Baltimore felicitates herself that her elevated trolley road is a success, except when once in a great while the current goes wrong and leaves the cars stranded high and dry for a brief time. During such moments the passenger is apt to wonder a little uneasily what would happen if the current should give out upon one of the steep grades over which the road passes. But this never has happened; let us hope never will happen. The cars are heavier than those upon the steam elevated roads and hold each 100 passengers. Even with this load the train finds no difficulty in ascending the grades. The claim is made that these elevated trolley trains are run more cheaply than those of the steam roads. The absence of smoke, steam and cinders is a vast relief, not only to the passengers, but also to persons living along the line of the road. The stations are only two blocks apart.

In nine years the record of the time in which a steamer can cross the Atlantic from Europe to America has been lowered over 24 hours—to put it exactly, 25 hours and 16 minutes. That is to say, the traveler who is in a hurry to reach the United States can have a whole day on land here that nine years ago he would have been obliged to spend on shipboard. The pennon for speed has been variously carried by vessels belonging to the Cunard, White Star, Inman and Guion lines in the past few years. The Paris of the new American line held it for one year—from last October to this—till on her westward trip the Cunarder Lucania cut down the Paris' time 59 minutes. The Lucania's trip, made in 5 days 18 hours 35 minutes, will stand as the swiftest westward one till it is broken by the next one. The big Lucania is 620 feet long.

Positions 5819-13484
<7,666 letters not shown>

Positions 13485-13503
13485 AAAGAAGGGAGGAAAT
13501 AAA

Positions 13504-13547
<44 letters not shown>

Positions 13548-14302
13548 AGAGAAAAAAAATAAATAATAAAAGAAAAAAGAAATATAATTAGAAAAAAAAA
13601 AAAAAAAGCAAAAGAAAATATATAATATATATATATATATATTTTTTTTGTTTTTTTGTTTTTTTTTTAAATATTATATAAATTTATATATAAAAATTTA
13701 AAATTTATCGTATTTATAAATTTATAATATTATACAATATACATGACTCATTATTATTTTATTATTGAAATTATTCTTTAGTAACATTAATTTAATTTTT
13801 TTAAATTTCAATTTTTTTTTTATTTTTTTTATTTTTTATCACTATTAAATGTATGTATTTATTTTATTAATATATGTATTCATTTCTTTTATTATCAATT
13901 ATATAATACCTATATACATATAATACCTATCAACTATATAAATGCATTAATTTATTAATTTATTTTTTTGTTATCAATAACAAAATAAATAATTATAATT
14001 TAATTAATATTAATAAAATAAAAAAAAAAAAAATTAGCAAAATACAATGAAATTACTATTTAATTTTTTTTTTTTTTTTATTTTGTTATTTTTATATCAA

Billie McAuliff and Sam Youngs Posing as Contortionists.
   Messrs. William McAuliff of the Cortland House and Samuel Youngs of the Messenger House are in the habit of going down on the 3:07 P. M. train on the D., L. & W., taking the 3:15 P. M. train at the junction and riding to the E., C. & N. station, for the purpose of transferring baggage. They rode to the junction as usual yesterday afternoon, but as the D., L. & W. train was a few minutes late the E., C. & N. train had run to the station, unloaded passengers and baggage, changed engines and then backed up to the junction. The two young men with the other passengers boarded the E., C. & N. train which was soon going at the rate of about twenty-five miles an hour. They learned that it would not stop at the station and when in front of Wickwire's shop jumped.